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I have a program which loops over one variable and computes a value at each step:

  program cpout

  implicit none

    integer, parameter :: dp = selected_real_kind(15)
                ! kind value for double precision

    real(dp), parameter :: Ru = 8.314472_dp    
    real(dp) :: cp
    integer :: loT, hiT, i
    real(dp) :: iT
    real(dp),dimension(14) :: ic8a
    real(dp) :: ic8t
    real(dp) :: ic8c

    loT = 300
    hiT = 3000

! ic8a is populated using a subroutine call
! I have checked, it reads in reals as it is supposed to

    do i = loT, hiT, 1

      iT = real(i,dp)

      if (iT > ic8t) then
        ic8c = Ru*(ic8a(1) + ic8a(2)*iT + ic8a(3)*(iT**2)
 *                 + ic8a(4)*(iT**3) + ic8a(5)*(iT**4))
        ic8c = Ru*(ic8a(8) + ic8a(9)*iT + ic8a(10)*(iT**2)
 *                 + ic8a(11)*(iT**3) + ic8a(12)*(iT**4))
      end if

    end do

  end program cpout

In my first attempt, I used iT as the integer loop counter, and then used it directly in the formula. This produced a piecewise graph for iT > ic8t. When I added i as the counter, and converted iT to real before using it in the formula, the graph came out smooth as it should. Why should it matter whether iT is real or integer when plugging in to the formula? My compiler is g77.

EDIT: The formula gives some inaccurate values for iT < ic8t as well.

share|improve this question
It looks like you ran into an issue with an implicit type conversion - something was cast into an integer where it should have been real. I tried a few simple cases with my copy of g77 to see if I could reproduce this and was unable to - trying the sample code above wouldn't compile since my copy of g77 didn't like the fortran 90 constructs. –  Tim Whitcomb Sep 20 '11 at 15:37
How is your g77 able to compile a Fortran 90 code? Isn't g77 just a symlink to some different compiler on your system? –  Vladimir F Sep 21 '11 at 13:44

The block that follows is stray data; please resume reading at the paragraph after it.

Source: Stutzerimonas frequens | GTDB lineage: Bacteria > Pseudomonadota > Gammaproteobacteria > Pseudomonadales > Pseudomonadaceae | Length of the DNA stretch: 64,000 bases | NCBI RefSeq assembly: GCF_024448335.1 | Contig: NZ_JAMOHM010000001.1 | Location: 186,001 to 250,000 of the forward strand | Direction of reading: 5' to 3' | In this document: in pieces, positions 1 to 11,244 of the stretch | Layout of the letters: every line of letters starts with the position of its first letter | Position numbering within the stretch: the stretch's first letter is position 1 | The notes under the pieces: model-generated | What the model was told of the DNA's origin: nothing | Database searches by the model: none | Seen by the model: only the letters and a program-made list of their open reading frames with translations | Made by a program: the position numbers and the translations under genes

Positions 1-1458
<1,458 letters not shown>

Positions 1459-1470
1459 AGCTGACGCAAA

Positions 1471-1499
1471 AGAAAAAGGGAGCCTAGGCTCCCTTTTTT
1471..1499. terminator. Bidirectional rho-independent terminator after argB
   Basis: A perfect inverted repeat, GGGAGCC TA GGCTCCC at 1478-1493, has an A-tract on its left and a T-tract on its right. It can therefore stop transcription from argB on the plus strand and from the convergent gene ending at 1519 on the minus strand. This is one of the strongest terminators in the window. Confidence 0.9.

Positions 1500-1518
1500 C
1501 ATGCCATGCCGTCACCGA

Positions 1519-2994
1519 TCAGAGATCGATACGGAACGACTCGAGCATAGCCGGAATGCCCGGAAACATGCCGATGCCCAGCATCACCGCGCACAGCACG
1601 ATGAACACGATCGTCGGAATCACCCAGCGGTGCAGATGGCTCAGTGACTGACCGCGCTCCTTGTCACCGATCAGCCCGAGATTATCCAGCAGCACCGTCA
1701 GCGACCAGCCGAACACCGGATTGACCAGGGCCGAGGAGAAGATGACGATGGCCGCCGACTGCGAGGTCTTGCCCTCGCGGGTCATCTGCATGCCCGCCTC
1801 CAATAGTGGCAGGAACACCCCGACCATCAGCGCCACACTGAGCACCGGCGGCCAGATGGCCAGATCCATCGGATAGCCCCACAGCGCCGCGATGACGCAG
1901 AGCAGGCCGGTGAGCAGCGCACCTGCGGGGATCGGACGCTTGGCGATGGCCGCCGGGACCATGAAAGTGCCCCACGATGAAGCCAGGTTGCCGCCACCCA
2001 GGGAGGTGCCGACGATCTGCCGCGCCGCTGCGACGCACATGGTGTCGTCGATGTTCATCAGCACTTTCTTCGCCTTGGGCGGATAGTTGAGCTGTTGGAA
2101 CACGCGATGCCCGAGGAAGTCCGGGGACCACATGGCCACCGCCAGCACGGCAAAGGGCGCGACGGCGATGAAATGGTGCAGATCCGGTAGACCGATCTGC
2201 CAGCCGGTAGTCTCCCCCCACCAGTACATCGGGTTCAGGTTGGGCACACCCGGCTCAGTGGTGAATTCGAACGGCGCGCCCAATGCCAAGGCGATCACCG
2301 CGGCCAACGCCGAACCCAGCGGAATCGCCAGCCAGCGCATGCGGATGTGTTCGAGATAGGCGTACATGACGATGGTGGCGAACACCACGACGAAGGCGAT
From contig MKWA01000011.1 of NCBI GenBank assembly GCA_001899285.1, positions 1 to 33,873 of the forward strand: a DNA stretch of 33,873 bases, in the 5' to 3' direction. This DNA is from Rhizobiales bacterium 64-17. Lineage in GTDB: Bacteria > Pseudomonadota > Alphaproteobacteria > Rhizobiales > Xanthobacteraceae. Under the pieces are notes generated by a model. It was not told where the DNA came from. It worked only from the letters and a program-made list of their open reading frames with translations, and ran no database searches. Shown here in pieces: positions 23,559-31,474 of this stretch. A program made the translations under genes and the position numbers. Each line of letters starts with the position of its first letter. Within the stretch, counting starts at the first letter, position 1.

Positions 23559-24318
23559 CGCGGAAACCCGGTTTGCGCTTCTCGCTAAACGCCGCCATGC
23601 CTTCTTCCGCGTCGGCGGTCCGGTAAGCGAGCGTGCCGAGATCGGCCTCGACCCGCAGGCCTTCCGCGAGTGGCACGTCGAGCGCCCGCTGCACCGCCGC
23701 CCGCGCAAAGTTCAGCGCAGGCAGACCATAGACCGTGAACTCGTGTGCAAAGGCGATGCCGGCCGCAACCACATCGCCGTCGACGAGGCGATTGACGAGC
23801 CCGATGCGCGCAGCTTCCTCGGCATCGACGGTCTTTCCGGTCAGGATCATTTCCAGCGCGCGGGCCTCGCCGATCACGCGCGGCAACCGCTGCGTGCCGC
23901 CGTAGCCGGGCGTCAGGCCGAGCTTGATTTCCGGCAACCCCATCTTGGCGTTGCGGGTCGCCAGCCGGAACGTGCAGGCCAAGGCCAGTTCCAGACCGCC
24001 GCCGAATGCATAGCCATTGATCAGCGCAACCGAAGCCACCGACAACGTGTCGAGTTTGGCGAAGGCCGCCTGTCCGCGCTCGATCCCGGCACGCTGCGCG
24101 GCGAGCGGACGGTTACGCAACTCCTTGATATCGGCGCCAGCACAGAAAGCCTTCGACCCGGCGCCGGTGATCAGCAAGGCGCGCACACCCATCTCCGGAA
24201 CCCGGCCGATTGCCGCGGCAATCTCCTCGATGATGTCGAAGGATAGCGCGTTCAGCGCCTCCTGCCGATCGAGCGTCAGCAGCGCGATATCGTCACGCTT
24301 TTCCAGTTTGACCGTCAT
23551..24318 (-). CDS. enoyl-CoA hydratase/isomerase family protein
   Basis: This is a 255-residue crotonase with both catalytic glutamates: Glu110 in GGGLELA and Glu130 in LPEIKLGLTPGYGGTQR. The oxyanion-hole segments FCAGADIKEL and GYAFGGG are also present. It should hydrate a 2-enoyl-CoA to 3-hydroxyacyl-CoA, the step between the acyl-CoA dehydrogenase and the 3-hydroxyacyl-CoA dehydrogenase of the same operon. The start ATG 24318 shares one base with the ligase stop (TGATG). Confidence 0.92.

@Vladimir, I am using the 'Force' program which I believe uses g77 on the back end. It seems that the compiler supports some Fortran 90 features but not others, which is consistent with the g77 webpage documentation. –  astay13 Sep 21 '11 at 19:58

1 Answer 1

up vote 4 down vote accepted

If you just use INTEGER variable i (as you mentioned in your comment) you probably have arithmetic overflow. You can either convert i to REAL as you did or choose an appropriate kind parameter for it. A small example:



  INTEGER, PARAMETER :: long = selected_int_kind(10)

! Here we have arithmetic overflow  
! PRINT *, 2000**3
! But not here
  PRINT *, 2000_long**3

share|improve this answer
the version of the program that I posted is the working version. What I am trying to find is the spot where the program doesn't work if i is used in the formula instead of iT. –  astay13 Sep 20 '11 at 17:47
Than you probably have an arithmetic overflow when rising some thousands to the power more than 2, i.e. when i will be 2000 the attempt to calculate 2000**3 will cause arithmetic overflow. So you basically calculate wrong numbers. You can use selected_int_kind() intrinsic function to choose appropriate kind parameter for your INTEGER variable i or just make it REAL as you did. –  Wildcat Sep 20 '11 at 18:01
Thanks! I used a larger integer type and it fixed the problem. –  astay13 Sep 21 '11 at 21:12

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